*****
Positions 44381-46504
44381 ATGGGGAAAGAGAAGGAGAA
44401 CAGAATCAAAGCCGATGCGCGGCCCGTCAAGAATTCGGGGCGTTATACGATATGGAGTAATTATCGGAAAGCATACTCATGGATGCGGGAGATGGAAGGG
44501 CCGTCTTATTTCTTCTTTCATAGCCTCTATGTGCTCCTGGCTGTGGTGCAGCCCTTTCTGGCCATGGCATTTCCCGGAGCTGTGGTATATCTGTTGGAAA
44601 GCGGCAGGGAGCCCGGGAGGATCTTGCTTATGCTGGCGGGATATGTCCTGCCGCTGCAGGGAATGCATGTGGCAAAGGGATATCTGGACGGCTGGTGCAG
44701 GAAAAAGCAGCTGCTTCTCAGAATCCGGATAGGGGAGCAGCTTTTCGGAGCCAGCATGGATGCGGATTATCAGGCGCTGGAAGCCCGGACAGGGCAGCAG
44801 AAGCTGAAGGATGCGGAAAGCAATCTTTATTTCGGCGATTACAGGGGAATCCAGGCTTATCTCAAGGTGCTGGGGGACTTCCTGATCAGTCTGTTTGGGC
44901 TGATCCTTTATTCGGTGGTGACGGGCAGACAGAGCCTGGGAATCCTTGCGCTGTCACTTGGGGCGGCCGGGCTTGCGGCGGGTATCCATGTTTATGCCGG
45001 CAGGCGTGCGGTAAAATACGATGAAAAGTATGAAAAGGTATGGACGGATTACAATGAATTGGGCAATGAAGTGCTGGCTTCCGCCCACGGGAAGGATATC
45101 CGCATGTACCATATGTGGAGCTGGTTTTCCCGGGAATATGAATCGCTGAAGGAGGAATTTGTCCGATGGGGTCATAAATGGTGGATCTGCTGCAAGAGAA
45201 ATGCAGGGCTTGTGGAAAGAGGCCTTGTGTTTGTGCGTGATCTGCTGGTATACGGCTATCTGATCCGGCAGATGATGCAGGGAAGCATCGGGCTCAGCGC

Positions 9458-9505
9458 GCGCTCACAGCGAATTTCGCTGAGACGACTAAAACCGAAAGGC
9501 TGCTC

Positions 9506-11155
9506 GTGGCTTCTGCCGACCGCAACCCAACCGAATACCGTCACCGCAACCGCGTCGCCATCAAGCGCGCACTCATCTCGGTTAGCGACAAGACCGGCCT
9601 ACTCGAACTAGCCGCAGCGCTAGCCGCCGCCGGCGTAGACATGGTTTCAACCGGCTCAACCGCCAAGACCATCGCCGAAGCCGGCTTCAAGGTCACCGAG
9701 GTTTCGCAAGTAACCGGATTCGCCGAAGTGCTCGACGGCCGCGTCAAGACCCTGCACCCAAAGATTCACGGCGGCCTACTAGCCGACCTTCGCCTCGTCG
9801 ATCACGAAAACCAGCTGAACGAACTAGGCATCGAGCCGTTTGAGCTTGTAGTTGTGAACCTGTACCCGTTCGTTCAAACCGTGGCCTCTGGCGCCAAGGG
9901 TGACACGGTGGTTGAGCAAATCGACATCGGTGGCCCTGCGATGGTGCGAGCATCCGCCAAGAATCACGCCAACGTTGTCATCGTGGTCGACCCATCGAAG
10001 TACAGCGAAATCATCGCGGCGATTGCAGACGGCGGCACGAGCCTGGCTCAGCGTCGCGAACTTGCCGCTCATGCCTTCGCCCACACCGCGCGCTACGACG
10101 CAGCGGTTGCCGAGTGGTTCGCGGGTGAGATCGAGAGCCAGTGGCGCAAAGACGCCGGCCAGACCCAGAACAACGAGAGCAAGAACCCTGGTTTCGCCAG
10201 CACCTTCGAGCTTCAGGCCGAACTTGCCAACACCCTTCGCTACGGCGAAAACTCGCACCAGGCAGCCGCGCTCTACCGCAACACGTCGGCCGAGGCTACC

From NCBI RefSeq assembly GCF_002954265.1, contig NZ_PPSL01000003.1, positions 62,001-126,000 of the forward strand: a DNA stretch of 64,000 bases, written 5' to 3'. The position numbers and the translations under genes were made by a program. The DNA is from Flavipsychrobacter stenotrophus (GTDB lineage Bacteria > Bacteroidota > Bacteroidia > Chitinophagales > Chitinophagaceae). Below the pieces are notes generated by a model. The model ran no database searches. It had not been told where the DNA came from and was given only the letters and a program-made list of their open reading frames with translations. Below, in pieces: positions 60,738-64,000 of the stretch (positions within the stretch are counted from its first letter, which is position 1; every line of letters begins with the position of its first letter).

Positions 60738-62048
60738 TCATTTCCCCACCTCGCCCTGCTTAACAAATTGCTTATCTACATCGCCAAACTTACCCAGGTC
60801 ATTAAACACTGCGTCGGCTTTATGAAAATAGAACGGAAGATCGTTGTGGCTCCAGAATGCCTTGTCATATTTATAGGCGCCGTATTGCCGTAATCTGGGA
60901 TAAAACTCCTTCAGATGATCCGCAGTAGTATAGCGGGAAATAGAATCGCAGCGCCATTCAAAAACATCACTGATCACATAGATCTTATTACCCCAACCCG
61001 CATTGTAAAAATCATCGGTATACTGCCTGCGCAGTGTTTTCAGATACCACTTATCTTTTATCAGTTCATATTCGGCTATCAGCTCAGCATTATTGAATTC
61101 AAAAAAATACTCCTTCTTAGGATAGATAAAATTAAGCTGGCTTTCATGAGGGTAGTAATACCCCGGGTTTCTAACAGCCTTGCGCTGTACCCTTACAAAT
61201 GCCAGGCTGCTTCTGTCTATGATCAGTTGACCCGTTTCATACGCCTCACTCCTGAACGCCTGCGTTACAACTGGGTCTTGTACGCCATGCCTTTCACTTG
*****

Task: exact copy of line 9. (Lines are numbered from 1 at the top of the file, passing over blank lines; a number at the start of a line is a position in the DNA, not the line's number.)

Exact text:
45001 CAGGCGTGCGGTAAAATACGATGAAAAGTATGAAAAGGTATGGACGGATTACAATGAATTGGGCAATGAAGTGCTGGCTTCCGCCCACGGGAAGGATATC